And while the GDPR has struck that balance (see article 17(3)), the Court says that the EU “has not, to date, struck such a balance as regards the scope of a de-referencing outside the Union” (my italics, duh). So to conclude:
a search engine operator cannot be required, under Article 12(b) and subparagraph (a) of the first paragraph of Article 14 of Directive 95/46 and Article 17(1) of Regulation 2016/679, to carry out a de-referencing on all the versions of its search engine
And really we’re done!
Superterriffic Funtime Analysis Hour
I’d like to make two points here. First, as I mentioned on Twitter, there is a bit near the end of the judgment which is interesting:
it should be emphasised that, while, as noted in paragraph 64 above, EU law does not currently require that the de-referencing granted concern all versions of the search engine in question, it also does not prohibit such a practice
So, like, “well we decided this now, but maybe in the future it may be different because the law says it’s possible”? I am really not sure, but that sentence is suspect.
Second, and this is kind of important. Very famously, Article 3 of the GDPR establishes that the GDPR, in certain circumstances, applies outside the EU. That is what we law-talking guys call “extra-territorial application”, and as Joe Biden once said, it’s a big fucking deal. This case would seem to have some sort of implication for that Article 3, yet that was not even mentioned by the Court. If the RTBF can’t apply outside the EU, what about the other data rights in the GDPR? Because of this case, is Article 3 reduced or eliminated only for the RTBF or other data rights for EU individuals? I have no idea, but it would seem the Court might have brought this up. Oh well. To be continued no doubt.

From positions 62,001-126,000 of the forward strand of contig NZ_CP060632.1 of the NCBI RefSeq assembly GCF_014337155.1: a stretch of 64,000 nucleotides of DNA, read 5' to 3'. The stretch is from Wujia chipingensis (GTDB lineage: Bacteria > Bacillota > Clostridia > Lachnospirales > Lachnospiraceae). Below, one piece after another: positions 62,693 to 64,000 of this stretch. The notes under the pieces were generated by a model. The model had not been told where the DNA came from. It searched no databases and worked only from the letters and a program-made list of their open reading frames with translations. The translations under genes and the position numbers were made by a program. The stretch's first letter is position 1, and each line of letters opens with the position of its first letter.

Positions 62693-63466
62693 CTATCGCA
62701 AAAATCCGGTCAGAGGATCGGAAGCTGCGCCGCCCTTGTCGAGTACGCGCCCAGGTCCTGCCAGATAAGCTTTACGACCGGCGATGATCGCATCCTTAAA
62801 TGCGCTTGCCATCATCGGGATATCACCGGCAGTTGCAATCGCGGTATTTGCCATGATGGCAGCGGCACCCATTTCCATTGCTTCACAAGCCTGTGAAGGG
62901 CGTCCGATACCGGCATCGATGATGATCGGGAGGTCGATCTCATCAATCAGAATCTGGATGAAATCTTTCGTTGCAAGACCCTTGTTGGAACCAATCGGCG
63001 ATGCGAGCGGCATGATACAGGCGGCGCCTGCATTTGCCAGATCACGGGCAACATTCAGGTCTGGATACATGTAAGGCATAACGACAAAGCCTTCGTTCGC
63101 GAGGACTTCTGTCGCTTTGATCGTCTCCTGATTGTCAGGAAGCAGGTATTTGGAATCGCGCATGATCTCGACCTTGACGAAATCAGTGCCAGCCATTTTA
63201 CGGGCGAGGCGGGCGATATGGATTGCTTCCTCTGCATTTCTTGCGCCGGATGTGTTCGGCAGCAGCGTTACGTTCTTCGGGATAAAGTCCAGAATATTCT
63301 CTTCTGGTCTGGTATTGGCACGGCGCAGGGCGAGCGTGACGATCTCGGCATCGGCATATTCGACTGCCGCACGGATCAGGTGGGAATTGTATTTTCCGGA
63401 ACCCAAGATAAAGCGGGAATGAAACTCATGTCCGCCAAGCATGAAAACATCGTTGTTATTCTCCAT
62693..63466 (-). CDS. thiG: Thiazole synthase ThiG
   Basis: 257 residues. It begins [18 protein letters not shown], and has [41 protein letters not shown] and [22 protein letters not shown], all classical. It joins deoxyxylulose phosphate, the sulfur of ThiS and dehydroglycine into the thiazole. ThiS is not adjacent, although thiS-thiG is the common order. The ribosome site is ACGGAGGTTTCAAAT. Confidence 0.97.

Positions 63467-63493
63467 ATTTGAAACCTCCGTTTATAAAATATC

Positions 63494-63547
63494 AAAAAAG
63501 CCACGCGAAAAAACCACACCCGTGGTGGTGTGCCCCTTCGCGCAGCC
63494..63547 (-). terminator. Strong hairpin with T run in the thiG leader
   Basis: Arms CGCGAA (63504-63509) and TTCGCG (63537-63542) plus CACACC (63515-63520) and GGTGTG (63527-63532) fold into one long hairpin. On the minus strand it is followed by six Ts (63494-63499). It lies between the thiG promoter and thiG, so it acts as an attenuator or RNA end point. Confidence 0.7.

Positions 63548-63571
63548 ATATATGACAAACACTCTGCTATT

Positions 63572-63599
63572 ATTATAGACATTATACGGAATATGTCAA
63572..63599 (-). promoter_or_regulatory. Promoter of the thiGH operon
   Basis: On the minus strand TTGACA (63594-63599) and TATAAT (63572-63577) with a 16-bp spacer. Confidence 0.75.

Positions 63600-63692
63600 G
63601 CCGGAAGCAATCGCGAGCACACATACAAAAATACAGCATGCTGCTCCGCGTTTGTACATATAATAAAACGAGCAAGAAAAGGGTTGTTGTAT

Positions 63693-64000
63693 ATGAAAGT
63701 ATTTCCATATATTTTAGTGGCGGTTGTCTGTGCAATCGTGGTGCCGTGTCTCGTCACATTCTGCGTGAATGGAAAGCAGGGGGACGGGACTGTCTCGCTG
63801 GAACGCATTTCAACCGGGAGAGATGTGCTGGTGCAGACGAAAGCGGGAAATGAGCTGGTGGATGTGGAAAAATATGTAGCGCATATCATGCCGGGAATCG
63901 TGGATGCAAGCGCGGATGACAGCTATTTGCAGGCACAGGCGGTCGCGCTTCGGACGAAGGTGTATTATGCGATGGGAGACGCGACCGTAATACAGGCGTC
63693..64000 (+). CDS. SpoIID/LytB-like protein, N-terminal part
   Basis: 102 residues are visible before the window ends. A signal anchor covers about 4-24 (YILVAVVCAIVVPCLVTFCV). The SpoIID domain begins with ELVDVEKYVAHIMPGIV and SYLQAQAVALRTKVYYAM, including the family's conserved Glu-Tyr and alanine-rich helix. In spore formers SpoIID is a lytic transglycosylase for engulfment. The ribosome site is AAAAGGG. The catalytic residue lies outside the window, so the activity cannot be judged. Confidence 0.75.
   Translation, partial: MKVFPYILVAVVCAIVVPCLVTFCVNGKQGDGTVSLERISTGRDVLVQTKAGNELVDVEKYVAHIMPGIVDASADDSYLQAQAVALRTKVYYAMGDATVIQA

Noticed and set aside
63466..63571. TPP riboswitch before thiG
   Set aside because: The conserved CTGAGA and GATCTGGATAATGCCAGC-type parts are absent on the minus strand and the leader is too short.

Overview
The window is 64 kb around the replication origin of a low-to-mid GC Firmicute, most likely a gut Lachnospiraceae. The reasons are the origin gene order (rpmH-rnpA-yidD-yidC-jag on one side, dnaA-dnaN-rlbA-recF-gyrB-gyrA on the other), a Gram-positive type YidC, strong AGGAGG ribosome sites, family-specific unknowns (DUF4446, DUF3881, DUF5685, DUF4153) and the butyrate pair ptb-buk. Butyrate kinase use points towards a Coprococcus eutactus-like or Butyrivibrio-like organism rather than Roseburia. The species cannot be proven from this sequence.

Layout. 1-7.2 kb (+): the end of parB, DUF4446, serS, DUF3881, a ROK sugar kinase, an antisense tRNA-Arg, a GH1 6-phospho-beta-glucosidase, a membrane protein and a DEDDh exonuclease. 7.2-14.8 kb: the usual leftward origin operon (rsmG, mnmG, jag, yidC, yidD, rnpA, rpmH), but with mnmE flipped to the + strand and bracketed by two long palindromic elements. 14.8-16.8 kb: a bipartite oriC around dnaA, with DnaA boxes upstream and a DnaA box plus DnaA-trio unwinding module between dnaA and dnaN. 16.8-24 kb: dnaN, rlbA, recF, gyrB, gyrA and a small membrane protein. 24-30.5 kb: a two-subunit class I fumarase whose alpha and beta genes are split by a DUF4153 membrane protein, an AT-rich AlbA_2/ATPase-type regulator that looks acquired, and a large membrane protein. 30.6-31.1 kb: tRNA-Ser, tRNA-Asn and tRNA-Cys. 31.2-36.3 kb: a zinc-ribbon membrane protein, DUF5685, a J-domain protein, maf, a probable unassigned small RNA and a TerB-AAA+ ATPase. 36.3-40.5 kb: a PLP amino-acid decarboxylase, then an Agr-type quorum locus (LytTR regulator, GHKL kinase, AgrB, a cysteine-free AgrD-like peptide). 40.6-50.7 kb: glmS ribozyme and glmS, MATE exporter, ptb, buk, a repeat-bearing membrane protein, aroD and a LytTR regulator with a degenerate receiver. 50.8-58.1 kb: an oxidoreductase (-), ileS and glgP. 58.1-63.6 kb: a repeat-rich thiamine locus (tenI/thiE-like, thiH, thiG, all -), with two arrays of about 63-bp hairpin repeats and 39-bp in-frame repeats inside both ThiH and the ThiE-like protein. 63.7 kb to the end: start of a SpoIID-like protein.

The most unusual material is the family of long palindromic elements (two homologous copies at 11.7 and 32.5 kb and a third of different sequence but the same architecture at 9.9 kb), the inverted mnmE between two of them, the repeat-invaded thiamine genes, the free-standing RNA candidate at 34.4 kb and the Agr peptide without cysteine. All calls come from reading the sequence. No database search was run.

Thirdly (ok I lied I said I had only two points but another has come to me), should the EU decide what we see and don’t see here on the internet in Canada? I think the answer to that is kind of obvious (which is why I didn’t think of it when I said I had two points). Too bad our own Supreme Court doesn’t think the same thing.
TopicsInternet law basics
Like everything else that makes sense right to disappear will become right to whitewash history. The combination of AI, social media and facial recognition will leave the holi poli in a walless never ending prison from birth to death. Happy Thanksgiving.
Happy thanksgiving to you too. I am thankful you are here reading Steve!
CODE RED A BIG FUCKING RED CODE RED
apparently our Fed court has agreed that people not Canadian can have web sites shut down without judicial review. Dammit Allan, I am a blogger not a lawyer,
I know I know. Writing that post on Friday. Insane
So its Saturday and you are still doing billable hours or something:)
This is like China and Eunuchs electronic castration. We can not live like this anymore and I think thats why half the world is rioting, we need a meritorious world not a content owner place.